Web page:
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Arch Surg. 1992 Sep;127(9):1056-62; discussion 1062-3.

Examination of the patient with a knee dislocation. The case for selective arteriography.

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Department of Surgery, Los Angeles County-University of Southern California Medical Center 90033.


One hundred fifteen patients with a unilateral knee dislocation underwent arteriography to examine the popliteal artery. The incidence of popliteal artery injury was 23% (27 patients). Clinically, 29 (25%) of the 115 patients had an abnormal ipsilateral pedal pulse and 23 (79%) of these 29 patients had an arteriographically identified popliteal artery injury. Twenty-two arteries were surgically repaired and one was treated without surgery. Eight-six patients had normal pulses; the arteriogram showed no abnormalities in 77, demonstrated spasm in five, and revealed an intimal flap in four. All 86 patients were treated without surgery and had no delayed vascular complications. This demonstrates that the vascular examination is an accurate predictor of major popliteal artery injury following knee dislocation. Patients with an abnormal pedal pulse warrant arteriography due to a high incidence (79%) of popliteal artery injury. Patients with normal pulses may be monitored by clinical examination only. Popliteal artery injuries in this group are minor and rarely require intervention.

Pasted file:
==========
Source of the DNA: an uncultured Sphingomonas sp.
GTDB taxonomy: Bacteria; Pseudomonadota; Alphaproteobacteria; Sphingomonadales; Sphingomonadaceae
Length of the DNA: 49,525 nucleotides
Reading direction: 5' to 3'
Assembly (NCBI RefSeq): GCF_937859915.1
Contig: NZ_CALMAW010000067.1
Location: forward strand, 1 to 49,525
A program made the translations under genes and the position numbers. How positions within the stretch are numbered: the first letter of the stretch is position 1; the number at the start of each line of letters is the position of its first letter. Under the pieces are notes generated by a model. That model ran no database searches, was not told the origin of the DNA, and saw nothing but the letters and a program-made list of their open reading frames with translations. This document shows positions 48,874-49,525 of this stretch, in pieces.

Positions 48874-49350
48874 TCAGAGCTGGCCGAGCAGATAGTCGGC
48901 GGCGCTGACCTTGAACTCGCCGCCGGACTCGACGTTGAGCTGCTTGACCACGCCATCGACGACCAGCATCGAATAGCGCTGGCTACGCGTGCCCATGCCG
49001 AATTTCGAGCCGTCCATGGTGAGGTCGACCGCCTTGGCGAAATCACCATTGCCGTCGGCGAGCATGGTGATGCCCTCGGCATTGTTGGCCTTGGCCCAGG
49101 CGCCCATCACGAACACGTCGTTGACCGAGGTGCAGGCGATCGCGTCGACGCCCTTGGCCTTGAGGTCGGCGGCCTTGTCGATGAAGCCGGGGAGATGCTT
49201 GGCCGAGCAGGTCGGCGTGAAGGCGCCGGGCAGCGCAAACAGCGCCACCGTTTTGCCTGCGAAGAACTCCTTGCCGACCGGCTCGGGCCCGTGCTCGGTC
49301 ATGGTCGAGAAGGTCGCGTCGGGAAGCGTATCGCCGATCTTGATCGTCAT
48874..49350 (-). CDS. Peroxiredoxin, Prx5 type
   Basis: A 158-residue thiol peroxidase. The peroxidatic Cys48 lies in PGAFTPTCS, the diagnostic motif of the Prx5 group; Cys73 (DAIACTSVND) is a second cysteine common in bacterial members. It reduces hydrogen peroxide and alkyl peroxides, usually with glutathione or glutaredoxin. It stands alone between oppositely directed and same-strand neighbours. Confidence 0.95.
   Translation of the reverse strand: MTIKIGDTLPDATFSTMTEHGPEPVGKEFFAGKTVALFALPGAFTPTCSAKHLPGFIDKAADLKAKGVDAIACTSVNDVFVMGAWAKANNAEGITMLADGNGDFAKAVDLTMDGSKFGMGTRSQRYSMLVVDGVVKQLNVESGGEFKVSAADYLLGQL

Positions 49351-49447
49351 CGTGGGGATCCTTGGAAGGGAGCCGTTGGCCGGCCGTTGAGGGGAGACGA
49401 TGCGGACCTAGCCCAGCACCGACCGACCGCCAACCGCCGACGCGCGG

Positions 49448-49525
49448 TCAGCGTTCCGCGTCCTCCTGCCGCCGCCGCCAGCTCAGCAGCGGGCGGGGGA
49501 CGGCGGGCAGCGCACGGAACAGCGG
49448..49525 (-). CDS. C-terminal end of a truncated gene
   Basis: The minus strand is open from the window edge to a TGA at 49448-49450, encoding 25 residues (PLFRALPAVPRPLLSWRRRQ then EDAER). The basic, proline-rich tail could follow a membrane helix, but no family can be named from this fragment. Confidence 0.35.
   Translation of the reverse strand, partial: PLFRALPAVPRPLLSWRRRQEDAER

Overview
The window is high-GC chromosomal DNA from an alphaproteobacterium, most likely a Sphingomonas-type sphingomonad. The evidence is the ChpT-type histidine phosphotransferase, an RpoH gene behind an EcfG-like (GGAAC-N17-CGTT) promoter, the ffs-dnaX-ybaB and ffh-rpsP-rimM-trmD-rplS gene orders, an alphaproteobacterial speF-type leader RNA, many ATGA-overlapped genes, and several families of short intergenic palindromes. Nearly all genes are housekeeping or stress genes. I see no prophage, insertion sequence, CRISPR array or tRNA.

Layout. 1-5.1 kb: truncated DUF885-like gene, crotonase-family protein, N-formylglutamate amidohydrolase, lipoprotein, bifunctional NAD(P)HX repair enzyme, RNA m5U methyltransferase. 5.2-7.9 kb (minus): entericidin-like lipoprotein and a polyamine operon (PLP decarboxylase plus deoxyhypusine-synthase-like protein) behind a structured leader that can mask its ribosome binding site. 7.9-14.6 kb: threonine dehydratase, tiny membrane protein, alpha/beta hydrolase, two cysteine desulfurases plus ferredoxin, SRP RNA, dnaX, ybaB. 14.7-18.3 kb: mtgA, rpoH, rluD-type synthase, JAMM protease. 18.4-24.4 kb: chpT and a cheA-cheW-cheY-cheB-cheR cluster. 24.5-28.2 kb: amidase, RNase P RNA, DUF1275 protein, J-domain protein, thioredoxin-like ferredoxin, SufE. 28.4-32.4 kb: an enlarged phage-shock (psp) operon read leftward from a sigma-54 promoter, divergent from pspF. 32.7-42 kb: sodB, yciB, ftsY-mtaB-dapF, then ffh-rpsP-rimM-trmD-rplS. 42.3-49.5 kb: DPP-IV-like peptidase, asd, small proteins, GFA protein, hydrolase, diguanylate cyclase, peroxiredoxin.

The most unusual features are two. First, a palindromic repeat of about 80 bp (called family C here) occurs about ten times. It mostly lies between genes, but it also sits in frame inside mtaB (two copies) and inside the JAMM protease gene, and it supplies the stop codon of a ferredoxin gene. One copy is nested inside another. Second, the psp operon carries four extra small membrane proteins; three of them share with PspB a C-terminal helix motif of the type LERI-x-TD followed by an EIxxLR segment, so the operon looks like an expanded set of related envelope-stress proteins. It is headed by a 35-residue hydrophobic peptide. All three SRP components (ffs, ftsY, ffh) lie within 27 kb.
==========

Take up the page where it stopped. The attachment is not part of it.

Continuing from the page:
[Indexed for MEDLINE]

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